Mary Mackey, Author Website
Just Released Mary Mackey’s Travelers With No Ticket Home
Marsh Hawk Press has just released Mary Mackey’s stunning new collection of poetry Travelers With No Ticket Home. Mackey’s previous collection, Sugar Zone, won the 2012 PEN Oakland Josephine Miles Award for Literary Excellence. In Travelers With No Ticket Home, Mackey again offers us intensely lyrical poems written with skill and passion; poems that take us from the United States to the jungles of Brazil, from grief to joy, from love to love’s endless complications. Mackey is a master of her craft whose skills only keep increasing. The poems in this remarkable new collection are not only impressive at every level; they are a delight to read.
It is difficult to resist the temptation to compare Mary Mackey to Elizabeth Bishop. In both we experience the elusive spirit of life south of the Equator; both poets are stunningly imagistic and musical and awake to topography, sociology, and the world beyond.
–Joan Gelfand, The Huffington Post
“Mary Mackey joins other visionary poets of dépaysement—Henri Michaux in Asia, John Ash in Anatolia, Sharon Doubiago in Peru, Lorca in Manhattan . . . recovering a lost part of herself in the edgy lyricism of the tropics, haunted by fado, forró, and death. The lines are tense with the vulnerability of lovers, strangers, and travelers with no ticket home.”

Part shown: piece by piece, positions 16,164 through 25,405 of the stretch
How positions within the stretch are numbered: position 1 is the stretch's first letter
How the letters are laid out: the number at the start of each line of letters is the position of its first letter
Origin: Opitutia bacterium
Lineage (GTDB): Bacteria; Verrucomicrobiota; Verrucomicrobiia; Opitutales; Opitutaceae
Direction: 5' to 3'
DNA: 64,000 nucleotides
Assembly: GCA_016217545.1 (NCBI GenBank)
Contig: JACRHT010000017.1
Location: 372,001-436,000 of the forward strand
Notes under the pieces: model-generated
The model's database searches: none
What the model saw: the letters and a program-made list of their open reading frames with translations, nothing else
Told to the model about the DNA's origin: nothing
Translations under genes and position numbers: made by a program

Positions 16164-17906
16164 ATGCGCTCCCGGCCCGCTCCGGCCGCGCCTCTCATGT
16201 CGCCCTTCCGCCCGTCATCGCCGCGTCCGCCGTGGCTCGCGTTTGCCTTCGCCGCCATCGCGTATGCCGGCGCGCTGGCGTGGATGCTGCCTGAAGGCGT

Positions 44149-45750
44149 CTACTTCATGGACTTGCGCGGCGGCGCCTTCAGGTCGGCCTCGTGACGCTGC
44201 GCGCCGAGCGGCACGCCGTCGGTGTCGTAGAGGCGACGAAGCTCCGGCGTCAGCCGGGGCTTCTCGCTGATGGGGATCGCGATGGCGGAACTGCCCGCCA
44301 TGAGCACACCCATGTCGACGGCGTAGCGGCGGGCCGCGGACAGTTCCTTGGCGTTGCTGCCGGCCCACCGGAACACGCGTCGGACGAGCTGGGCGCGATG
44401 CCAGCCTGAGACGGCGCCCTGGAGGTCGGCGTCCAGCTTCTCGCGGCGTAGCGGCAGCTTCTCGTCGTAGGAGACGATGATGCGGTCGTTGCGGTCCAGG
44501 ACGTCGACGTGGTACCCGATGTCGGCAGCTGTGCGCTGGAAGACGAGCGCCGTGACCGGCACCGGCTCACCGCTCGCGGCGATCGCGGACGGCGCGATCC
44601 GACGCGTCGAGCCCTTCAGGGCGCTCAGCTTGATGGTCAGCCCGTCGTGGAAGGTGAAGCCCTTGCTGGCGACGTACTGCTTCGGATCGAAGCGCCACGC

“Mackey’s crisp-edged perceptions are set down with a sensuous, compassionate, and utterly unflinching eye.”
An absolutely beautiful work, vivid and complex. –Synchronized Chaos Magazine
Mary Mackey’s poetry intertwines English and Portuguese in a brilliant, lyrical, visionary meditation on nature, childhood, the destruction of the rainforests of the Amazon, and the real and psychological landscapes of travel. Mackey also touches on the broader human feelings of wonder, displacement, and confusion in these powerfully haunted poems full of the vitality and reality of the jungle.
–B.L. Kennedy, The Gipsy Art Show
Mackey’s poems are earthy and lyrical as they journey into the human heart.
–The Oakland Tribune